Phuket-based artist Jim Newport first displayed his multimedia piece, “D.O.A” (Dead On Arrival), at the FREEZE exhibition at HOME art gallery and restaurant on April 9. The show featured works of art created from recycled refrigerator doors salvaged from Phuket junkyards. Thirteen local and international artists participated. Mr Newport arranged his doors to resemble the freezer doors in a morgue, which featured newspaper photographs and headlines, overlapped with heavy brushstrokes, and cross stripes of yellow-and-black warning tape. Clearly evocative of the results of road accidents, the piece aims to reflect on the annual carnage that occurs on the streets of Phuket due to reckless driving.
Over 2,500 children die and 75,000 are permanently injured each year in Thailand due to motorcycle accidents. Only seven per cent of children who are taken on motorcycles wear helmets, making Mr Newport’s art piece very pertinent to the overarching safety issues that millions across the country face due to questionable driving, unsafe roads and a lack of focus on the safety of individuals who are commuting.
Sean Panton, the Director of Corporate Social Responsibility for JW Marriott, saw “D.O.A” at the exhibition, and asked to use the piece for his Save The Children helmet campaign, and on June 17 at the JW Marriott Mai Khao, Mr Newport officially handed over “D.O.A.” to the Marriott Thailand. It is being used as a centrepiece with the Save Our Children campaign – providing crash helmets for Phuket’s children.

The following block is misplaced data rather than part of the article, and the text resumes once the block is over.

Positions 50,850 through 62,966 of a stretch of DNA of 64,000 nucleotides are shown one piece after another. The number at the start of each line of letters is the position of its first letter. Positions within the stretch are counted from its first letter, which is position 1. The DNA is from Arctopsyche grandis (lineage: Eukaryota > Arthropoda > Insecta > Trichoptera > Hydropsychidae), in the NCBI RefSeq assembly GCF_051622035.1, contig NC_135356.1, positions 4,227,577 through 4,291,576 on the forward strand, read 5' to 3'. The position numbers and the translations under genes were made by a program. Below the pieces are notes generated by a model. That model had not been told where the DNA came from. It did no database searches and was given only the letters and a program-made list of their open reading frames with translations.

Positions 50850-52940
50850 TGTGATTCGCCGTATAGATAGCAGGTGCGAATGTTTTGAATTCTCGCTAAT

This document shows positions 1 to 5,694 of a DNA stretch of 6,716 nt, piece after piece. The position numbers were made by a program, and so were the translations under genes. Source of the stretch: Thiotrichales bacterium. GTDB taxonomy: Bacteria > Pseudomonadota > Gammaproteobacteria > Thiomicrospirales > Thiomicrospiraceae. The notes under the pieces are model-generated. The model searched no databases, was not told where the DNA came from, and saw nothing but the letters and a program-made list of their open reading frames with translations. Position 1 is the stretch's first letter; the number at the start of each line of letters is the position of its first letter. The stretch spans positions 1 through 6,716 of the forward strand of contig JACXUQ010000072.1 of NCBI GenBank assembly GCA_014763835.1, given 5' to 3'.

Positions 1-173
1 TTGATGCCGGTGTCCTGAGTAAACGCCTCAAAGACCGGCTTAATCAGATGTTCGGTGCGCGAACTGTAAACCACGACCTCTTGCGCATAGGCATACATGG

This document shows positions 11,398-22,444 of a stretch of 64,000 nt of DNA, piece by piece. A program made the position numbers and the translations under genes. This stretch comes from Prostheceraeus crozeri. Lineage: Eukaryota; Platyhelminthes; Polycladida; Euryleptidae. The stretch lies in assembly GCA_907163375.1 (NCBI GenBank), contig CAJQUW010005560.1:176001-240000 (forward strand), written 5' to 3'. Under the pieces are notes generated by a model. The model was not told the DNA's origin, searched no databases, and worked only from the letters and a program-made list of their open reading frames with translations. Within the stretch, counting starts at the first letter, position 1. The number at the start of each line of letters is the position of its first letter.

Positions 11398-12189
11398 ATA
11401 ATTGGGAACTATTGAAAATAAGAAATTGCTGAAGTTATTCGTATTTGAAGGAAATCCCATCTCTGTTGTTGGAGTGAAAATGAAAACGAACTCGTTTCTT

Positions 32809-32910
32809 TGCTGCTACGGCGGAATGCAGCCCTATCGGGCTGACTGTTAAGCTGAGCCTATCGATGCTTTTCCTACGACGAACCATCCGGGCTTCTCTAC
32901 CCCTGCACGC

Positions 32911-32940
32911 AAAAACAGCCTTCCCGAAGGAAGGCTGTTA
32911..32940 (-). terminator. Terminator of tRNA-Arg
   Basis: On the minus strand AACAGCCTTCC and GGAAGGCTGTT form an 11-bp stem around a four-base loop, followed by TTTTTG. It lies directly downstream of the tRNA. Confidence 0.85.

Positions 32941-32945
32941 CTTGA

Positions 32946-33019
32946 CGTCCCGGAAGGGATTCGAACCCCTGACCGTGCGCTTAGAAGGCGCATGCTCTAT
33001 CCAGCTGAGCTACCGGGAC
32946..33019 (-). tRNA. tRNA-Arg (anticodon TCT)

“I immediately realised that this would automatically give my message a much broader audience. When I went to the Marriott for the handover I was very impressed by the level of corporate responsibility Sean is able to instill into the hearts and minds of the employees. For instance, there is a policy that if an employee shows up for work without a helmet, they are sent home,” explained Mr Newport.
The Marriott has been involved with the Save Our Children campaign since October 2014. The campaign aims to raise awareness about road safety through helmet education, fundraising, and other activities at local schools. Sean’s programme has hosted eleven helmet-centred events and donated over 700 children’s helmets across the country. They have also painted road line markings at five local schools.
In the most recent iteration of this campaign, the Marriott hosted the launch of Save The Children’s 7% Helmet campaign (a clear reference to the helmet-less statistic) in November, and the campaign is expected to continue to grow.
Mr Newport’s art piece is, in many ways, very representative of how important artistic expression can be to catalysing interest and bringing to focus overarching social issues that make up contexts.
“Sean is making a difference and I am very happy to be a part of anything he is behind,” says Mr Newport, who adds that artistic support can be an intrinsic part of motivating social change.
Following this, Mr Newport is sketching ideas for a potential piece called “WALLS”, drawing attention to the blocking of the island’s beautiful views by the ugly walls used to conceal construction sites.
For anyone interested in further artistic insight, Home Kitchen on Kalim Beachfront is preparing their next show, “Knockoff”, for high season, to celebrate the culture that encompasses fake and counterfeit products.